Mudumu National Park
The western boundary of this nature reserve is the Kwando, while in the east it gradually blends into the communal area. Mudumu has barely been made accessible. The sandy paths in the eastern parts can only be negotiated by 4x4 and only during the dry season. The riverine vegetation is of a subtropical green. The exuberance is matched by an unbelievable diversity of bird life: more than 400 species are found in this magnificent corner of the world. The many waterways of the Kwando are best explored by boat, but for a close encounter with nature you can also go on a hiking tour. Depending on the season, Elephant, Buffalo and predators, including the very rare African Wild Dog, move through this area. Crocodiles and Hippos are, of course, permanent inhabitants of the rivers and floodplains.
The Mudumu National Park was proclaimed in 1990 and is a vast 1 010-km2 expanse of dense savannah and mopane woodlands, with the Kwando River as its western border. South of Lianshulu the river breaks up into a labyrinth of channels to form the Linyanti Swamp. Proclaimed in 1990, the park is home to small populations of sitatunga and red lechwe, while spotted-necked otter, hippo and crocodile inhabit the waterways. During a game drive, animals likely to be encountered are elephant, buffalo, roan antelope, kudu, impala and Burchell's zebra.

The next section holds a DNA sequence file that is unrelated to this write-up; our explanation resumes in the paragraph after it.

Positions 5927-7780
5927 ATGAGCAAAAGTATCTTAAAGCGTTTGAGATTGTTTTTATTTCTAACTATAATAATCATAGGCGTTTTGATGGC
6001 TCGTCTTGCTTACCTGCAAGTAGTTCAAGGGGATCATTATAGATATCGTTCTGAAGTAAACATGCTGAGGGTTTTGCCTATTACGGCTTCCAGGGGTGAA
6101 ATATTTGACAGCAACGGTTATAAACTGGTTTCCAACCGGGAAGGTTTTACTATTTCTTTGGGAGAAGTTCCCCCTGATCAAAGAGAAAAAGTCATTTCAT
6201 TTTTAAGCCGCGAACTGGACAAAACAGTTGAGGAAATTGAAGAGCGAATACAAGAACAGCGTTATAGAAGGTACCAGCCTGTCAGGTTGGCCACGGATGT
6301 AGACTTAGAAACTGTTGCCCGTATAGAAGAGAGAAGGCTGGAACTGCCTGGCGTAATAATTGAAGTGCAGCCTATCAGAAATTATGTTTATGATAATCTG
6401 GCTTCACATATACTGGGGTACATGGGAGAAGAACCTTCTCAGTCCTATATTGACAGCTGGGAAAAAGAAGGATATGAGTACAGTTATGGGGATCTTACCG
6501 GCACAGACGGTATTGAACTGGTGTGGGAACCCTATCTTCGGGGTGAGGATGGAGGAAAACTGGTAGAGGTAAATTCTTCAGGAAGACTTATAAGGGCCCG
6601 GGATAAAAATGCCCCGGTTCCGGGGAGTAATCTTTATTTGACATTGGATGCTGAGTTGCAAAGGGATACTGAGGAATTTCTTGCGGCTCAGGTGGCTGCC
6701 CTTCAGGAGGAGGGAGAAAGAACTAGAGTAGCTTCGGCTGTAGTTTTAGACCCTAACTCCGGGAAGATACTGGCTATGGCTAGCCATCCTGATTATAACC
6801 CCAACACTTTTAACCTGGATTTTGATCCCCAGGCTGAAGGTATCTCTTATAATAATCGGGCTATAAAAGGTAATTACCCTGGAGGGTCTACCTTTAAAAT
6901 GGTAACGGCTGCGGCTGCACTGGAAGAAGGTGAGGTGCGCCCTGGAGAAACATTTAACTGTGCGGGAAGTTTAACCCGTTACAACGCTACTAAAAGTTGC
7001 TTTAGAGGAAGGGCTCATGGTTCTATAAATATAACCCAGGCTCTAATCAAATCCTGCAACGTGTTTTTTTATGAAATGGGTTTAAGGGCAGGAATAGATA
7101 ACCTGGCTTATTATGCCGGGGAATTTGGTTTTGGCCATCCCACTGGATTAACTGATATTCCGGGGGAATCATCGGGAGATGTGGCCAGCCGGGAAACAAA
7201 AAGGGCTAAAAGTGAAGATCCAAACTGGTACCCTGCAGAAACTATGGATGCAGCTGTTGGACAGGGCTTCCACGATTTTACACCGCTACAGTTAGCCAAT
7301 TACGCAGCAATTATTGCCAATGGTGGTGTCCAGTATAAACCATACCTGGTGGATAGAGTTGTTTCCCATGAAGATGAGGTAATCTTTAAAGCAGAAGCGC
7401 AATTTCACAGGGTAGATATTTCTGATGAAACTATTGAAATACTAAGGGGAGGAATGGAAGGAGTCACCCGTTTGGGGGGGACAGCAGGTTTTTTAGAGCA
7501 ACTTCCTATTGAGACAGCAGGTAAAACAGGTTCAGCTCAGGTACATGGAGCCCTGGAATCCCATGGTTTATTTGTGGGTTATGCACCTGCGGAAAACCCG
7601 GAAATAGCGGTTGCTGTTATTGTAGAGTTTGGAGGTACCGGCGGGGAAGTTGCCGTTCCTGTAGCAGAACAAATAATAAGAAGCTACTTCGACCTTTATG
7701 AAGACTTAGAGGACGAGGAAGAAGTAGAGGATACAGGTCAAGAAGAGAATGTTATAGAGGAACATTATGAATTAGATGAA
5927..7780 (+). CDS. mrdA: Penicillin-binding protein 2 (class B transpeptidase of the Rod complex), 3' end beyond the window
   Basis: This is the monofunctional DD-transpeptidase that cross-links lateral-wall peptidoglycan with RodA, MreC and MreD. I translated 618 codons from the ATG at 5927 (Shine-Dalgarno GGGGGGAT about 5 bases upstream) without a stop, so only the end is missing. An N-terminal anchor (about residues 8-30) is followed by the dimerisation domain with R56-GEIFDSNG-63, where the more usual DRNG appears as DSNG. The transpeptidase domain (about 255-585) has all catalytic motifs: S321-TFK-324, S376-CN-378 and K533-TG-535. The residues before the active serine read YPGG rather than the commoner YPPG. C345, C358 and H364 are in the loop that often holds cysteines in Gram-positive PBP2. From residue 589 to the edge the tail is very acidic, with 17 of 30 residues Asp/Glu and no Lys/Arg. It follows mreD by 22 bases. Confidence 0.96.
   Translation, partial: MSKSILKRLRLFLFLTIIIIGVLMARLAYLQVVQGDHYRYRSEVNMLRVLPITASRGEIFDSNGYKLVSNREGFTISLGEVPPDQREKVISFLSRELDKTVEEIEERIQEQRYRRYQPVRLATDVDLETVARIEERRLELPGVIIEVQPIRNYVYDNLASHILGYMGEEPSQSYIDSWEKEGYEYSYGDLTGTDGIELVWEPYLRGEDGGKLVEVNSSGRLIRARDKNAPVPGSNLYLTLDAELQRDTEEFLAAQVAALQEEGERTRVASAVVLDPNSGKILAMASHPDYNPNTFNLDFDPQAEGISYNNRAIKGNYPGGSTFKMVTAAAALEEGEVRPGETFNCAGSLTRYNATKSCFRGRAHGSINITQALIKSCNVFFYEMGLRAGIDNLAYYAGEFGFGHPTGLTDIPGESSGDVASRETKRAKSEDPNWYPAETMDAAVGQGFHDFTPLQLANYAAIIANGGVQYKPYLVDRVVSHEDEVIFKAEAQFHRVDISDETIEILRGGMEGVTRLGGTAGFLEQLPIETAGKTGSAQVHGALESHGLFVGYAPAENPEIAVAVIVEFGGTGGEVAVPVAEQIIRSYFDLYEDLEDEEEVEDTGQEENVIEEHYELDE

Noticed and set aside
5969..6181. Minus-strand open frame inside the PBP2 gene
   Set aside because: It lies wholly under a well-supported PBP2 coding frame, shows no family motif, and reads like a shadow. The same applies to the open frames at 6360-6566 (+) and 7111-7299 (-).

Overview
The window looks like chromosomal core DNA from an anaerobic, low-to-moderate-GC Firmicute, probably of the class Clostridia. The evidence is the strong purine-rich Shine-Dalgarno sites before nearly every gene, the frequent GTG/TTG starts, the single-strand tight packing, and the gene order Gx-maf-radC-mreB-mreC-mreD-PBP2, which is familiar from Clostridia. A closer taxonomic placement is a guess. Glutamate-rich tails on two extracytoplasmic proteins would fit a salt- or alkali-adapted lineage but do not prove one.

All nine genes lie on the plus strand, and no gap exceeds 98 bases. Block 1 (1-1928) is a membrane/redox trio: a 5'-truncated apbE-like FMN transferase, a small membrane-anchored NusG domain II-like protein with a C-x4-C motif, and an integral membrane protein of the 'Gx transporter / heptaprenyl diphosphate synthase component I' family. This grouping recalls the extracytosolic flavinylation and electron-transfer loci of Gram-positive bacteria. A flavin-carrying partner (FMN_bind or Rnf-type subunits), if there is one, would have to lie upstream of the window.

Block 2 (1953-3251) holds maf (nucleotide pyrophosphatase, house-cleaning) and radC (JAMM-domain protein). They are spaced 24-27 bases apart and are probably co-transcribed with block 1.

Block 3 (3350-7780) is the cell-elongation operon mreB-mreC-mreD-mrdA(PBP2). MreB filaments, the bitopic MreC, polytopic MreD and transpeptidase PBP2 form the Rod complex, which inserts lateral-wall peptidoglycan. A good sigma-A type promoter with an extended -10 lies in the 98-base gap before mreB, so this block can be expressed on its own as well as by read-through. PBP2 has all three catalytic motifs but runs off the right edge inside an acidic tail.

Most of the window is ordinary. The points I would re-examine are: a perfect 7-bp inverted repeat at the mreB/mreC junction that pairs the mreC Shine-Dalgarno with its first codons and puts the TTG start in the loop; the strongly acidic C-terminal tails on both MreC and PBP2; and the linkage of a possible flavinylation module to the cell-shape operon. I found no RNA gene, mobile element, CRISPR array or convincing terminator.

The entire Eastern Caprivi is a bird-watcher's paradise. Some 430 species, nearly 70% of Namibia's total number of species, have been recorded here. Of particular interest are slaty egrets, white-rumped babblers, greater swamp warblers (papyrus swamps), chirping cisticolas and swamp boubous. Other noteworthy species include black coucals (an intra-African migrant), coppery-tailed and Senegal coucals, wattled cranes (flood plains) and pinkthroated longclaws. In the backwaters and swamps, Pygmy geese and knobbilled duck (between September and April), Lesser gallinules (between December and April), and African and lesser jacanas are found.
Accommodation in Mudumu is restricted to the privately managed Lianshulu Lodge, but there are several other lodges in the surroundings, such as Namushasha Lodge.